How Long Does Truck Driver Training Take?

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Class-A CDL truck driver training can take as few as 3 to 6 weeks to complete. But, your CDL program may take up to 3 months depending on your school and its scheduling options. Some more advanced CDL training programs may take longer.

Find a local CDL school now.

Class-A CDL Training in 3-6 Weeks

Unlike other skilled trades or certification programs, Class-A CDL training does not take several months or even years to complete. In fact, if you’re willing to take a full-time training course that runs 5 days a week, you can obtain your license and be ready for a trucking job in as few as 3-6 weeks.

These 3-6 week programs require a full-time commitment, however. Anyone looking to get his or her tractor trailer driver's license in such a short period of time will likely need to train for about forty hours per week. This heavy time commitment may be difficult for some people, especially if they have other commitments, like a job or family obligations.

Class-A CDL Training in About 3 Months

Fortunately, many CDL schools will work with you if you do have a current job or other obligations. Your training will be longer than 3-6 weeks, but if you are able to, you can still obtain your license in 3 months or less.

The duration of your CDL program is not measured in days, but rather by hours of training. Every school has different requirements for minimum hours necessary to complete their program, but most of our partner schools typically require 160 hours of training to obtain your Class-A CDL.

How Long is Class-B CDL Training?

If you choose to pursue your Class-B CDL, your training will likely be faster and less expensive. Some Class-B CDL training programs allow drivers to be career-ready in as few a 7 days up to 3 weeks. But again, drivers with a Class-B CDL will not have as many high-paying opportunities as a driver with a Class-A.

The Class-B CDL is the second heaviest weight class, with commercial motor vehicles (CMVs) weighing more than 26,001 pounds and trailers weighing less than 10,000 pounds.

Sample CDL Programs

Here are some examples of partner schools with the real length of time their programs take.

All-State Career School - Class-A CDL training program length is 194 clock hours over 5 weeks; Class-B CDL training program length is 72 clock hours over 3 weeks. Multiple school locations listed on the school page.

Arbuckle Truck Driving School - Class-A CDL training program is about 2 months long. It has two school locations in Oklahoma.

CDL XPress - Offers a 3 or 4 week fast-track CDL training program at its school location in Indiana.

CRST Expedited - 4 week Class-A CDL training program at its school location in Iowa.

Dawn Career Institute - 4 week Class-A CDL training program at its school located in Delaware.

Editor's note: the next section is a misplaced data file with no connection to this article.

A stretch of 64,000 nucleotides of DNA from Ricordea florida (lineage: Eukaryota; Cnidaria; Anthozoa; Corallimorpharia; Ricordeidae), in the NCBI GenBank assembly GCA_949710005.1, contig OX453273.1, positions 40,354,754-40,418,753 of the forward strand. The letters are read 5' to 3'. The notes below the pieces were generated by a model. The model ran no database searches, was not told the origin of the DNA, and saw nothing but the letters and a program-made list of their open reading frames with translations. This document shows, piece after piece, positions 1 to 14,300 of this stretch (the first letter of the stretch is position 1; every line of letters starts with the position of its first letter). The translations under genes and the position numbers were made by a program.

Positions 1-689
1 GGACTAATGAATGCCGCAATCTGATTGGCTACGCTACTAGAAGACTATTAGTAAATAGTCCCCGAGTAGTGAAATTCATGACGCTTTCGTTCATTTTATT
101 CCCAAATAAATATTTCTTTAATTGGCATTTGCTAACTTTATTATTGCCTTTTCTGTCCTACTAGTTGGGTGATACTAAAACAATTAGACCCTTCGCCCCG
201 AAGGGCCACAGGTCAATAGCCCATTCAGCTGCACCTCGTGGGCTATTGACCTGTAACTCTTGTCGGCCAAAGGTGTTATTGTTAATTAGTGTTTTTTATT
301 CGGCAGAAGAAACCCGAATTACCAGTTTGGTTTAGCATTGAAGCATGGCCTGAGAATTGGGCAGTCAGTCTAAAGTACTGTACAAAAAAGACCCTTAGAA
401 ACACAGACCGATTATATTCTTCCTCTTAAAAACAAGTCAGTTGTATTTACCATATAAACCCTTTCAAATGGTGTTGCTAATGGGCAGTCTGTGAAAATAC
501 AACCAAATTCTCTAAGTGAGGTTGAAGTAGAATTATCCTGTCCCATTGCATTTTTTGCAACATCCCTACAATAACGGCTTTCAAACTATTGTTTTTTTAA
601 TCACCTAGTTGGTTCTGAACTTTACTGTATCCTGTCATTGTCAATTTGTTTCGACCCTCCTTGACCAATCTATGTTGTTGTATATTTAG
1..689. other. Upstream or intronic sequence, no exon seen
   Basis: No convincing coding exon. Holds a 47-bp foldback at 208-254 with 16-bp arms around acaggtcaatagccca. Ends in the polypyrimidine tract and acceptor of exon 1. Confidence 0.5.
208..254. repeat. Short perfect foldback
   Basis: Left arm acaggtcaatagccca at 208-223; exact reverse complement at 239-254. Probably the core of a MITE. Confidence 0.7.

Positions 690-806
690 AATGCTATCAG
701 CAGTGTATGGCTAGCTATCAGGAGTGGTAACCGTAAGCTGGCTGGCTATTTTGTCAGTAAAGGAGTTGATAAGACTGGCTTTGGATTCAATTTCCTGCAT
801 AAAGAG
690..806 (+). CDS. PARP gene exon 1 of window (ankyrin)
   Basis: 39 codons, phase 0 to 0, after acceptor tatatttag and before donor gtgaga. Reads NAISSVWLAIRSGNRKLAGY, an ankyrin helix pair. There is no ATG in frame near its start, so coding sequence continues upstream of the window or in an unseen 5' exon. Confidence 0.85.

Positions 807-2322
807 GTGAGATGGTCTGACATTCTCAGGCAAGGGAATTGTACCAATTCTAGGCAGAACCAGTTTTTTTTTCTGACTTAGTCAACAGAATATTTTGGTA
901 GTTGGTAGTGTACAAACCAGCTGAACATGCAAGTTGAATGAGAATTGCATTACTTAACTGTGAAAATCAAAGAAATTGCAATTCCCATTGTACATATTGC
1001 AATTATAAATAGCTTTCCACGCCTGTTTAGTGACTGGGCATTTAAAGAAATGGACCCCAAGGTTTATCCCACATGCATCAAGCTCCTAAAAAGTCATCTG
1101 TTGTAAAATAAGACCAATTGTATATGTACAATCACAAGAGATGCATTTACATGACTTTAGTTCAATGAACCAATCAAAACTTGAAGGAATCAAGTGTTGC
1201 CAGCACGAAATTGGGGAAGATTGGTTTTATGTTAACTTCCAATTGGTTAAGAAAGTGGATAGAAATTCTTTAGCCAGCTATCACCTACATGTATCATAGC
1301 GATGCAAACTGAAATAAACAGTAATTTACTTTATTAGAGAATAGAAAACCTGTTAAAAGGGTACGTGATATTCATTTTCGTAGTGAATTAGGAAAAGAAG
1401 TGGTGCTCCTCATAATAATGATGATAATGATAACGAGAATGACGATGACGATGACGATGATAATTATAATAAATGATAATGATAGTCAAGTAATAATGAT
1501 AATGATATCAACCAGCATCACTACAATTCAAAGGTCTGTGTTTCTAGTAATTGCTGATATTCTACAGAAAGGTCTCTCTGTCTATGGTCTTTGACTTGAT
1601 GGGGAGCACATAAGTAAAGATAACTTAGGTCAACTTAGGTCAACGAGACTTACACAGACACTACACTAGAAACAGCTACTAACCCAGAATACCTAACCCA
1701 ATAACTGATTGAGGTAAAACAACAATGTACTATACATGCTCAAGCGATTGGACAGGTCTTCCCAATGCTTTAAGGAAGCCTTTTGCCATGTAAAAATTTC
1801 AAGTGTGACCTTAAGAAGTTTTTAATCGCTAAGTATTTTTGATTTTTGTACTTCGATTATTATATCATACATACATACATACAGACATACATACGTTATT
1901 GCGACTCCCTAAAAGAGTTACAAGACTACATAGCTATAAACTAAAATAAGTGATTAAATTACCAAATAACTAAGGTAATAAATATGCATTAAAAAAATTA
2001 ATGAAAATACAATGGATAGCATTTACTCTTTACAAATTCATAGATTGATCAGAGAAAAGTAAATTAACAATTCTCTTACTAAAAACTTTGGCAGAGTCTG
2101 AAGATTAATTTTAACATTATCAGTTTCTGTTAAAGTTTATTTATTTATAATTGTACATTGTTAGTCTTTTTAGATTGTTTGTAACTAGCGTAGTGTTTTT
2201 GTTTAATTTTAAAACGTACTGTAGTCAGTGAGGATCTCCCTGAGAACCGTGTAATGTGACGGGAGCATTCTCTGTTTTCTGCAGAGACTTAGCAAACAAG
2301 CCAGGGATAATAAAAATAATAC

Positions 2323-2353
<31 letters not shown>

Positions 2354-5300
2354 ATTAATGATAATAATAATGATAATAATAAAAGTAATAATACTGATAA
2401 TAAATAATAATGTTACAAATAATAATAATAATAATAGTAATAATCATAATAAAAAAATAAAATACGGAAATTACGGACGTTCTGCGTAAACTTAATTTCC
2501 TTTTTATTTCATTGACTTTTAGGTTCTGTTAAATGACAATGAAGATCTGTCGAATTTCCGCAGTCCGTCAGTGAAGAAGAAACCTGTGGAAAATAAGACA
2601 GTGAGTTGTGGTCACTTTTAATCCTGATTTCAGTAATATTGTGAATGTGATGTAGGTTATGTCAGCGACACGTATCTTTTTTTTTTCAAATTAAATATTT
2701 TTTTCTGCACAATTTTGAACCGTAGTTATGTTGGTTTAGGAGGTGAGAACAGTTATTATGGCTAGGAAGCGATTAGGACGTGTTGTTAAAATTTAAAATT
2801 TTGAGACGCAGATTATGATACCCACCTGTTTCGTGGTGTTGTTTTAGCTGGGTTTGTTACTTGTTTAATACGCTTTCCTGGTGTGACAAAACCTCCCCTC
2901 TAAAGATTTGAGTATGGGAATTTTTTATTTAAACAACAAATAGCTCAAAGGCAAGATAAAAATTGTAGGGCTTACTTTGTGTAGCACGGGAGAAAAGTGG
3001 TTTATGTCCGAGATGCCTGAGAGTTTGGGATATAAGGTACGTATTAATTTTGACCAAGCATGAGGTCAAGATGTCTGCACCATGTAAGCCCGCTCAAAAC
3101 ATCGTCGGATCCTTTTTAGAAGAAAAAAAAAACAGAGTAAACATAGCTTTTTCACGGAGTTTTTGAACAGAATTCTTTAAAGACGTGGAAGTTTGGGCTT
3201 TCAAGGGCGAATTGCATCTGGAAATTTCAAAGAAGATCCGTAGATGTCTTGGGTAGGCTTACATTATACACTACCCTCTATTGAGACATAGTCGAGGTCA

Smith & Solomon - Class-A CDL: Tractor Trailer Training - 160 hours; Class-B CDL: Straight Truck Training - 120 hours. Multiple school locations are listed on its page.

Midwest Technical Institute - Professional Truck Driving Program is 20 days/168 clock hours. School location in Missouri.

Roadmaster Drivers School - Offers 3 to 4 week hands-on CDL training programs. Many school locations listed on the school page including Florida and Texas.

HDS Truck Driving Institute - Class-A training in as few as 4 weeks with more extensive programs available at its school location in Arizona.

Salt Lake Driving Academy - The CDL training program consists of 160 hours of one-on-one instruction at its school located in Utah.

Yuma Truck Driving School - Class-A training at your own pace in as few as 4 weeks (full-time days). School located in Arizona.

US Truck Driver Training School - Its 160 hour CDL training program is designed to prepare students for the minimum entry-level requirements for obtaining their Class-A CDL license. School located in Michigan.

ProSkills Institute - With the advanced Class-A CDL driving program, you can earn your commercial driver's license and logistics certifications in just 18 weeks. School located in Ohio.

Explore more of our partner schools and find a CDL school near you.

CDL Training is Time Well Spent

In the end, how quickly you can obtain your Class-A CDL is really up to you — how much time you can spend and what your local school options are. The best thing you can do is find a quality school that will accommodate your needs, provide high quality training, and put you in the best position to move forward in your new career as a truck driver.


Class-B CDL License

Cost Of CDL Classes (with endorsements reference)

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